There's one other interesting point about the difference between primaries and caucuses. Wherever a caucus was held, Obama won. Since caucuses are very public affairs, maybe this is evidence that many white people especially have a very strong desire to be seen to be supporting Obama publicly, but he fares much less well when it comes to the privacy of the polling station with primaries.

  • 15.
  • At 03:01 PM on 06 Feb 2008,
  • Bob wrote:

Now that Super Tuesday is over... you have witnessed the total destruction of the Republican Party here in the U.S.

McCain is more Liberal then some Democrats, and Huckabee & Romney split away votes from each other.... if united they would have a winning ticket.

But it appears that 2008 may be the Democrats year to win.

Obama & Clinton ... of these 2, I would believe Obama is the better choice for America. Another Clinton would be a total disaster.

  • 16.
  • At 03:46 PM on 06 Feb 2008,
  • Mark wrote:

Sooner or later Barack Obama's lack of experience had better become a major issue or the most powerful office in the world could be occupied by someone who is dangerously underqualified. The media and Obama's opponents have failed to challenge him on substance or more accurately his lack of it. This is probably because they fear it would be construed as racism. Were he white, it would be a major issue and he would have been dismissed by most of the electorate long ago. His appeal is strictly emotional, his speeches more like the sermons of a Southern Baptist Preacher in cadence and style than a thoughtful coherent program to lead a nation, his ideas vague and undefined. What few concrete positions he takes on many issues are very disturbing. He is pro illegal alien even more so than McCain and Clinton and would give them driver's licenses the closest thing we have to a national identity card. He does not take a stong stand on national security. He supports many social programs which would require enormous tax hikes to pay for or entail huge deficits either very damaging to the economy. He is anti- business and to the extreme left of the American political spectrum. Is it conceivable that through his charisma alone he could get enough votes to be elected? Yes he can. Is it possible he could faithfully and skillfully discharge the responsibilities of the office of President given its complexities and difficulites? No he can't. America will get the government it deserves, even if its electorate is more than color blind.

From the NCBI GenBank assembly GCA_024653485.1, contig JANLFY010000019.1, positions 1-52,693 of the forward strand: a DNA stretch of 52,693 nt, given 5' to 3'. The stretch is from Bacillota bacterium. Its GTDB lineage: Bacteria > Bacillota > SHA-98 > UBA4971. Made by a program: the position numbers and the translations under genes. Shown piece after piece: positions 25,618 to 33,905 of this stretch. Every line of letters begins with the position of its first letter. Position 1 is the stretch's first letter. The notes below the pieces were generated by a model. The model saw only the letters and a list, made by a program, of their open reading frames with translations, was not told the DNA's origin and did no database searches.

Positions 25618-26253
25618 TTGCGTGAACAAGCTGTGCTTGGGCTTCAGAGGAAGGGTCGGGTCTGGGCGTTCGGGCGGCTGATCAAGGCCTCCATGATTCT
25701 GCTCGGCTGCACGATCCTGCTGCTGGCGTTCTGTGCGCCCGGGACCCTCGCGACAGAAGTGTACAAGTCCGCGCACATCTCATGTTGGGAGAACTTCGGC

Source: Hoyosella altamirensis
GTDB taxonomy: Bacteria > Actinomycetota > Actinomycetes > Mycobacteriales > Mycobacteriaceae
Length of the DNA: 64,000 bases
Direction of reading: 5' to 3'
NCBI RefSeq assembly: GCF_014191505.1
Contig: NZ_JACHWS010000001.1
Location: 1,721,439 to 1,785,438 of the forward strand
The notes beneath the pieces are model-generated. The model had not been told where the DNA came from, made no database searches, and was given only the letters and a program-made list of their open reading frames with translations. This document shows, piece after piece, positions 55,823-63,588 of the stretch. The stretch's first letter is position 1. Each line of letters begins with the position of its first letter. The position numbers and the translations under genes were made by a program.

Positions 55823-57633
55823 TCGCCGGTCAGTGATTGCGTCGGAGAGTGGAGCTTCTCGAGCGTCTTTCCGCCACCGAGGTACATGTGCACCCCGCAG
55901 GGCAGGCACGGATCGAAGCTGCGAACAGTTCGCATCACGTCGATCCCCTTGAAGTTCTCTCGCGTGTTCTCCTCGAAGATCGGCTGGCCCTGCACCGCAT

• 17.
  • At 04:55 PM on 06 Feb 2008,
  • Raya wrote:

I've been following the comments on Justin's blog quite regularly now. At various times, he, along with the BBC, has been accused of being anti-Obama (especially by me) and recently, anti-Hillary.

With this in mind, I can't help but think it's been pretty fair reporting. I believe he's tried his best to reflect the mood on the ground and this obviously comes across as being biased.

As of now, the bias is in favour of Obama, simply because he's simply the man of the moment (I repeat - for now). He's exceeded expectations. Don't be too surprised when in a week or less, people start complaining that Justin (and the BBC) are coming across as very pro-Hillary. Justin is, if anything, ‘in the zone’.

A few observations:

Kay says the results are a "good indication of how he [Obama] would fair in a General Election over Hillary"

I really don't think that's true. The votes for delegates don't map meaningfully to election votes- for a start, many states have only registered Democratic Party members voting. What about the floating voters? How many of the Obama voters would vote for Hillary if they had to? And vice versa?

Carol says "Why oh why is Justin Webb and the BBC news team quite so sexist?"

I can't see any evidence of that. And given that we now only have two candidates, one male and one female, I can't see how you boil down any perceived pro or anti Hillary stance as simply being because of her gender- in fact, it seems quite sexist to do so!

  • 19.
  • At 06:47 PM on 06 Feb 2008,
  • Moni wrote:

The spin on these results is nothing short of incredible. I can't believe people are buying into the expectations game being played by HRC's camp. Obama has steadily and surely eroded HRC's base and looks setto continue to do so. He not only won more states, he actually won more delegates on Tuesday. HRC was only able to break 60% in her home state of Arkansas. Obama broke 60% in 7 states!

As an avid consumer of all reports, I remember very distinctly HRC's camp claiming this would be wrapped up by Super Tuesday. Those comments only began to be retracted when the indications of the South breaking for Obama came in during SC.

If the Obama camp can continue to hold steady in the face of the Clinton panic, he is certain to go the distance.

  • 20.
  • At 05:26 PM on 07 Feb 2008,
  • Carmine LaMorte wrote: